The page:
Last Wednesday, State Representative John W. Scibak joined his colleagues in the Legislature in passing a bill to improve the quality of child care services, creates jobs and give a voice to child care providers across the Commonwealth.
“I’d like to commend Representative Kay Khan, Chair of the Joint Committee on Children, Families, and Persons with Disabilities, for her work in advancing this important legislation,” said House Speaker Robert A. DeLeo. “This bill recognizes that child care providers are an important part of our Commonwealth’s workforce and play a critical role in improving the education and care of our youngest children.”
“I am so pleased that my colleagues have recognized the importance of this legislation and what it does for our children and families in the Commonwealth,” said Chairwoman Kay Khan. “This bill will aid in job creation and allow for the enhancement of family child care by providing support and incentives for training and education. It will also give our families a sense of security by offering reliable and trustworthy child care while giving providers a sense of empowerment.”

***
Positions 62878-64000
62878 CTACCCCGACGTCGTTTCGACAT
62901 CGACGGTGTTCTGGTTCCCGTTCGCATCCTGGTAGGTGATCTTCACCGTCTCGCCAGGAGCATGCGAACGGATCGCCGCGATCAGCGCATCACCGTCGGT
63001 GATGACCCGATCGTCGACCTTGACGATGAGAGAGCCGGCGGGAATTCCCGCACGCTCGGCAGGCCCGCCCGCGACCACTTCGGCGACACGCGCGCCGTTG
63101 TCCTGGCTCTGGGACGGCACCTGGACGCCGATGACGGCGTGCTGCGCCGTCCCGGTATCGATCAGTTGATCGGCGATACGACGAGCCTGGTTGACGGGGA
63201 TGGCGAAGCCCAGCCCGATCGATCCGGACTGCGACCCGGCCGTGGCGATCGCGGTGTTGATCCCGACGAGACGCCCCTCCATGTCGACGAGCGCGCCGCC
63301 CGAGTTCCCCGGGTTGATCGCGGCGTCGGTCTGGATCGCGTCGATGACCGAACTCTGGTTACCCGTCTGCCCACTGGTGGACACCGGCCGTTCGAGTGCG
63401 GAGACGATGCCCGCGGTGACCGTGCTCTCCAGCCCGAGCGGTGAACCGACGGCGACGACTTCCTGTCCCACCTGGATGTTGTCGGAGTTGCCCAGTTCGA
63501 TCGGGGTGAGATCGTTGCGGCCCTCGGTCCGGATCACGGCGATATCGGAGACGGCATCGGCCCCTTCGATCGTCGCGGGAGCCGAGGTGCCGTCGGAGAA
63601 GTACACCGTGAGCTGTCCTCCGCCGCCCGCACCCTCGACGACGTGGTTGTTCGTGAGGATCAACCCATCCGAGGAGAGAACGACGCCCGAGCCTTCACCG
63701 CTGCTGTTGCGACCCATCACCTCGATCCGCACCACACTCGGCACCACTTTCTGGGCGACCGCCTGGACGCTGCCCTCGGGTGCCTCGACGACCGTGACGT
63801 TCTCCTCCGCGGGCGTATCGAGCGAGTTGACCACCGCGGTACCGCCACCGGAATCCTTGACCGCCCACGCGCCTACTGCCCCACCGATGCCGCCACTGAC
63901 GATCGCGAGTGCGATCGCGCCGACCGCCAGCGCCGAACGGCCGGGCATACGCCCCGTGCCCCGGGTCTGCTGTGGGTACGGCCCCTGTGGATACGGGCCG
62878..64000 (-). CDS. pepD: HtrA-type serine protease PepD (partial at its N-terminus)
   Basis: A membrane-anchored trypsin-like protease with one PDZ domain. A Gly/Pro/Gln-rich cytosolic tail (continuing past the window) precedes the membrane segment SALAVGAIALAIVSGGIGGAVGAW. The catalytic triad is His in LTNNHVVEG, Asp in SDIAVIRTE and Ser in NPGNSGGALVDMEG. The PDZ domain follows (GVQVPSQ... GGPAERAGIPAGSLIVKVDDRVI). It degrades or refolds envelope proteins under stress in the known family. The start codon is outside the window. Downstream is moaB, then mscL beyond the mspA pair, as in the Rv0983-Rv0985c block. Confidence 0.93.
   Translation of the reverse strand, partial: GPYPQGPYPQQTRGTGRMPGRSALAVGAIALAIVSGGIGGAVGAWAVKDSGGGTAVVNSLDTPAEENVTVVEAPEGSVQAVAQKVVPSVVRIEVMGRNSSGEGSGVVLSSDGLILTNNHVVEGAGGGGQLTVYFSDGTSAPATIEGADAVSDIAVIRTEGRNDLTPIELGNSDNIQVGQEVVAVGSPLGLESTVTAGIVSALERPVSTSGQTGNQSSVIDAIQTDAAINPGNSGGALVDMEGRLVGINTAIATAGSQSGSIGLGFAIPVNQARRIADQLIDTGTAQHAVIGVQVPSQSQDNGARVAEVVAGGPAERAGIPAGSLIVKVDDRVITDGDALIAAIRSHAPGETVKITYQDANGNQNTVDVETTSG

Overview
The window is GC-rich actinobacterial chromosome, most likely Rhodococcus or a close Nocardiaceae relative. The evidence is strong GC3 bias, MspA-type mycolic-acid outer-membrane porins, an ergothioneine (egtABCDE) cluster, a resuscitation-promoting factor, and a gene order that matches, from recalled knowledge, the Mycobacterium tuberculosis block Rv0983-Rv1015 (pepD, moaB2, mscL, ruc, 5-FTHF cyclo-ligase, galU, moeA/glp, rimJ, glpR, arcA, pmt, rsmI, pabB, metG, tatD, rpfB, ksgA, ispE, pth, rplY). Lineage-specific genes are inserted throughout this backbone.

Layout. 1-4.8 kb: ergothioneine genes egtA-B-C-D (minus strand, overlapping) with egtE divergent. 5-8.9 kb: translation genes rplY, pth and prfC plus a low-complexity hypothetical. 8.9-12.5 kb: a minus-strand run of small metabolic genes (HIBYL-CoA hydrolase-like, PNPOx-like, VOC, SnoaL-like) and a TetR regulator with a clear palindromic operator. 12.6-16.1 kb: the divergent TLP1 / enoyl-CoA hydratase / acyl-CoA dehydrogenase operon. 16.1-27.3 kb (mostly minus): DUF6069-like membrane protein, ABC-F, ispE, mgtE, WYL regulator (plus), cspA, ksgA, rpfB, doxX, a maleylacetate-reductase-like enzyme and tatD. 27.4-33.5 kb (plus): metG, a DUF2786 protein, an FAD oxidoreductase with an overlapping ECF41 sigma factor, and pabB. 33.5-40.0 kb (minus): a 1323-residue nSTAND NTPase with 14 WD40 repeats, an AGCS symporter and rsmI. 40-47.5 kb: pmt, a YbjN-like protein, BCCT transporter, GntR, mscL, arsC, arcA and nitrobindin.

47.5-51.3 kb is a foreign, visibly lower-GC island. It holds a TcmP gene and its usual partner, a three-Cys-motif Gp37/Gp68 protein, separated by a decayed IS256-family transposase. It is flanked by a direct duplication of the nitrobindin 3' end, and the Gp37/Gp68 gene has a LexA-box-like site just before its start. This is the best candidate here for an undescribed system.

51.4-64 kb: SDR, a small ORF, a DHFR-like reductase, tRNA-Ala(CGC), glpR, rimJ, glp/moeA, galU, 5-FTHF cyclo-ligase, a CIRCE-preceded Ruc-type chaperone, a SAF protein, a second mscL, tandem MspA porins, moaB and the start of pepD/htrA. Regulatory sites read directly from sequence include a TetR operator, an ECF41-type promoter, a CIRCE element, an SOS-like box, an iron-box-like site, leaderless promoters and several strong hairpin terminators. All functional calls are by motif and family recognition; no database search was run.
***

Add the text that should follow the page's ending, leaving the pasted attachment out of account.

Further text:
This legislation aims to improve quality early education and care by encouraging providers to obtain more education and training, to open up their homes to children in need of child care and making care more accessible for families across the state. In doing so, H.3986 will create jobs for both providers and parents who may not have had the opportunity to previously work. This bill also enhances the quality of family child care by allowing for negotiations over the development and expansion of training and education.
Currently, as independent contractors, Massachusetts child care providers are unable to unionize, however this legislation creates a legal mechanism to do so. Allowing providers the opportunity to unionize will make it easier to recruit and retain a stable workforce of family child care providers that children and families can depend on.
This bill only applies to individuals who provide home-based child care services and receive a voucher or contract payment from the state. The bill does not affect center-based providers or exclusively privately paid providers.